How to Survive in a Snowstorm

By Karen

Image courtesy stock.xchng user ColinBroug

Anyone who has ever witnessed a snowstorm knows they can be some of the most brutal storms mother nature has to offer. With that said, becoming stranded outdoors or in your vehicle during a snowstorm can be an incredibly scary and dangerous experience. You must take the proper steps if you want to make it out alive. If you ever happen to be caught in a snowstorm, the following tips will help you survive.

1. Try to Be Prepared At All Times

Whether you are planning a winter hiking excursion or are simply driving to work in the winter, you should always be prepared in case a snowstorm hits. If you are outdoors and away from your car, it is very important to take some things with you. Pack a blanket, water, a charged cell phone, flashlights, first aid supplies, matches, and some snacks. You should also make sure you are dressed appropriately. If you are traveling in your car, make sure you also have a fully-stocked emergency kit in your trunk. Warm blankets, a shovel, snow boots, tire chains, a first aid kit, matches, and flashlights are items that should have a permanent home in your vehicle’s trunk during the winter months.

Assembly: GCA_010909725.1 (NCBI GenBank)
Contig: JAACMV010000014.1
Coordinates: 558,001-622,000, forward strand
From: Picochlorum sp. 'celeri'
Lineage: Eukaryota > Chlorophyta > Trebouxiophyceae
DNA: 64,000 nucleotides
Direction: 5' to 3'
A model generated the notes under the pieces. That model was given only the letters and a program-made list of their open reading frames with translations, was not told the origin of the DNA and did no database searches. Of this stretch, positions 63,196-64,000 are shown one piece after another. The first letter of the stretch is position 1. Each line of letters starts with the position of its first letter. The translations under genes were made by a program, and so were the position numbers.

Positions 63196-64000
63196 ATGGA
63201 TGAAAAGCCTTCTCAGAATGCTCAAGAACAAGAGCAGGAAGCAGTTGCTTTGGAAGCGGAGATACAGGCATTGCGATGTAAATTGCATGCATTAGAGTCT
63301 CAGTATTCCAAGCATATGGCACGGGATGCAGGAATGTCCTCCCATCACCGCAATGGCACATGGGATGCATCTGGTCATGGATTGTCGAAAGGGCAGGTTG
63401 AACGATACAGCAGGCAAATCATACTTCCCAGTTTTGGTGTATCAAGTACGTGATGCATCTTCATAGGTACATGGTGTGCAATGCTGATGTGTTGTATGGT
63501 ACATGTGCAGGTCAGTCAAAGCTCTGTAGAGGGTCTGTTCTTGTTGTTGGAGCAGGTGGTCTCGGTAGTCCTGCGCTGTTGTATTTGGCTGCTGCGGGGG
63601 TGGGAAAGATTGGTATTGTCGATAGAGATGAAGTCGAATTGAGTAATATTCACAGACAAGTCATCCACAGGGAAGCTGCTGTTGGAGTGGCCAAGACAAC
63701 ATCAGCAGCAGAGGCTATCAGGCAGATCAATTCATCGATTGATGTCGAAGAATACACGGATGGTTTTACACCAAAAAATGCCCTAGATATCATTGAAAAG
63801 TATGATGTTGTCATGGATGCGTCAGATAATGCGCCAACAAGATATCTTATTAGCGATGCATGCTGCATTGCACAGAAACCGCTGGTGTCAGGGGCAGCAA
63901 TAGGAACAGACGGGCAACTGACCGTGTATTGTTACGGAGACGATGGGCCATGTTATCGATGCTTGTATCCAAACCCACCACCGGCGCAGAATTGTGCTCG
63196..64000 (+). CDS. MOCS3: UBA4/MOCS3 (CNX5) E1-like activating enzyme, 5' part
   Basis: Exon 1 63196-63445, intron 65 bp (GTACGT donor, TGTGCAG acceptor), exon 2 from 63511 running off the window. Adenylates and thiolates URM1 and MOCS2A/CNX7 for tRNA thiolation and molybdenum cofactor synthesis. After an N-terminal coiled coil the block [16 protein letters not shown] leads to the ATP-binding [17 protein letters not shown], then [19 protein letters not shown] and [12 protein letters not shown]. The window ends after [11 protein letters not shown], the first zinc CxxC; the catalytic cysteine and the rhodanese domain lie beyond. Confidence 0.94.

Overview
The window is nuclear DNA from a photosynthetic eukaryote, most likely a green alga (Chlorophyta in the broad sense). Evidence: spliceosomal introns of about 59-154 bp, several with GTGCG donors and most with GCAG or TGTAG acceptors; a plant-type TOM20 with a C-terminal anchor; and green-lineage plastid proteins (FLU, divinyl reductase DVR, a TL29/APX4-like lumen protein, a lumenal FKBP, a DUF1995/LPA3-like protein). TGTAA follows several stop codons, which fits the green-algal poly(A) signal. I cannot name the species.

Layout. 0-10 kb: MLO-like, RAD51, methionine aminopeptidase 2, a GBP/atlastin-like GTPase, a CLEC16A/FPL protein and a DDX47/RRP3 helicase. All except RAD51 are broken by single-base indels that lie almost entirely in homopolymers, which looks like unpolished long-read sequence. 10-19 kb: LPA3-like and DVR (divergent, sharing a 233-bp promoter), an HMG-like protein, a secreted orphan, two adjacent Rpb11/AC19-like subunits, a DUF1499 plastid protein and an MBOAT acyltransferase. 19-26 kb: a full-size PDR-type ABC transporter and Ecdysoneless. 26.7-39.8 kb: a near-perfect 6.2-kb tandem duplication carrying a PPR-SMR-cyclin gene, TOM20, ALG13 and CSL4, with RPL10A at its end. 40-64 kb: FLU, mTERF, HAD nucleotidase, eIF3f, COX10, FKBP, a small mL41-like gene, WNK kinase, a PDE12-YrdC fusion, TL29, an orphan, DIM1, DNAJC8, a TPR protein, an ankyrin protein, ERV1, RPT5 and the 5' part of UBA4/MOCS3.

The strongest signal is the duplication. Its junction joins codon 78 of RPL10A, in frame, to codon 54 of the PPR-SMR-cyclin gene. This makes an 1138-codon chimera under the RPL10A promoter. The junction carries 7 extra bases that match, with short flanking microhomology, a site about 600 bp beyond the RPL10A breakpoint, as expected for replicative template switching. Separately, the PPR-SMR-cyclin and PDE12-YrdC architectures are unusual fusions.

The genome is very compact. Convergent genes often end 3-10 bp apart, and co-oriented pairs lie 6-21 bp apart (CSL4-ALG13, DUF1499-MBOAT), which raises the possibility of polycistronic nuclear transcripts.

2. Watch the Weather Report

Before you set off to go anywhere in the winter, you should watch the weather report. Although meteorologists are not always right and snowstorms can pop up out of nowhere, it is still a good idea to watch the upcoming forecast so you have an idea of what is in store.

3. If You Are Outdoors, Try to Find Shelter Immediately